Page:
Date of Award


Degree Name

PhD Nursing

Dissertation Committee

Cynthia D. Connelly, PhD, RN, Chair; Jane M. Georges, PhD, RN; Arthur Don Johnson, PhD, RN


Combat Casualty Care, composite cognition instrument, military, military nurses, nursing


In the course of caring for military and civilian combat casualties, military nurses must make rapid, accurate decisions. When developing methods to teach nurses essential content for combat casualty care, it is important to understand the cognitive and learning processes involved in acquiring that knowledge. Measures to examine how military nurses think and learn have significance, especially when applied to the high-stress, high-stakes practice arena of combat causality care. Use of these measures in evaluating educational strategies will help answer the need for better deployment readiness for military nurses. The purpose of this study is to develop an instrument to measure a newly conceptualized construct, composite cognition, formulated to explain the cognitive and learning processes related to the care of combat casualties using specific conditions seen in combat, and to examine its psychometric properties to establish preliminary reliability and validity. The conceptual framework for this study was informed by the theoretical perspectives of Bloom's taxonomy, critical thinking theory, and the nursing process. Krathwohl's (2002) revised taxonomy was used while still retaining Bloom's more widely recognized original taxonomic terms/categories. These categories were combined to form the subscales of the Composite Cognition Instrument (CCI). The CCI measures the three subscales of cognition: lower-level cognition, higher-level cognition, and critical thinking cognition. Seventy-five multiple choice questions were developed based upon three combat trauma scenarios: hypovolemic shock, tension pneumothorax, and cardiac tamponade. The instrument was administered to 32 military nurses using a test-retest method to establish preliminary reliability and validity. Validity was supported through expert review; the congruency percentage was 100%; the item subscale/objective congruence was .8026. Test-test reliability was established with a Pearson r of .890; reliability was also statistically significant for the subscales. A Kuder-Richardson score (KR20) of .91 indicated text dependability. The mean item difficulty was .57 on the pre- and posttest. Point-biserial correlations and discrimination indexes demonstrated good item discrimination. Future testing is needed with a larger sample. This instrument adds to the body of knowledge for teaching combat casualty care and will be used to evaluate educational approaches for military nurses caring for injured soldiers and civilians in combat areas.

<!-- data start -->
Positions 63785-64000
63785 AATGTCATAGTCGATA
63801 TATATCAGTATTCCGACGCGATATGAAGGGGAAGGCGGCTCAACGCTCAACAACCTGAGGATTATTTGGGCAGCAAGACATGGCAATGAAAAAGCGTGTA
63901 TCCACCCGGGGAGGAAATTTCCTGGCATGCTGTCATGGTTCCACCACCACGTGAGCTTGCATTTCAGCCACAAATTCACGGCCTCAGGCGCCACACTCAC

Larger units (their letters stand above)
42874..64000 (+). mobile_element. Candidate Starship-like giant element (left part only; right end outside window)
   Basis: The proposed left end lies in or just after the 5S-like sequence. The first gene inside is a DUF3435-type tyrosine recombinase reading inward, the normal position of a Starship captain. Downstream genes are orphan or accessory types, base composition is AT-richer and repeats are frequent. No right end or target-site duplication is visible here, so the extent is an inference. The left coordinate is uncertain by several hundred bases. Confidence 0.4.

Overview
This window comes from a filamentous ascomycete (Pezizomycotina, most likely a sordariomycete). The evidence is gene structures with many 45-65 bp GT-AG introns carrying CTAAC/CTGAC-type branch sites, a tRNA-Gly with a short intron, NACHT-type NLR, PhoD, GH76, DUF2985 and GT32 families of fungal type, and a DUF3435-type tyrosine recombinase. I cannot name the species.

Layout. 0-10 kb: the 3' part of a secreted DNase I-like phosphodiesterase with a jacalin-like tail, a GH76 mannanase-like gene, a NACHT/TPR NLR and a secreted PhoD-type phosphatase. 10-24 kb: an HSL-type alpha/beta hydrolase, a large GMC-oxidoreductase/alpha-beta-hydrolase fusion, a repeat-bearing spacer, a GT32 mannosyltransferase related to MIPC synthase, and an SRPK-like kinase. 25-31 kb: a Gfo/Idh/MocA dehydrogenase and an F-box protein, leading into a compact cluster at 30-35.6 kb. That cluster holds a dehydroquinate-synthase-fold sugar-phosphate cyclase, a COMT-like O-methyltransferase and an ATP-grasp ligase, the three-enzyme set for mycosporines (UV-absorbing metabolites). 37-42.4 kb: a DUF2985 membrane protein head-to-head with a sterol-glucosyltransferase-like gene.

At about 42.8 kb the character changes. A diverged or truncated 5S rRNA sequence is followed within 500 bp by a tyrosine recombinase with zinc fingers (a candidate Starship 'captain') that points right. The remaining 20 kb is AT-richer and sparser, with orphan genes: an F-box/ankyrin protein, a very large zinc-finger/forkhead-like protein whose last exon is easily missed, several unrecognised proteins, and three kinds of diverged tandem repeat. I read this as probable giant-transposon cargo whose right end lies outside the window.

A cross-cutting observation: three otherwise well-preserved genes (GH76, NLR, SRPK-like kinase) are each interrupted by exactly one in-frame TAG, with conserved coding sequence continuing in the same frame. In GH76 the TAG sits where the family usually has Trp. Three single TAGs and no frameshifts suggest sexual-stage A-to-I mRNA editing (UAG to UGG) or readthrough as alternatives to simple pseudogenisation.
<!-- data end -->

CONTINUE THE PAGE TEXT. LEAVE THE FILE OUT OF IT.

Document Type

Dissertation: Open Access



Included in

Nursing Commons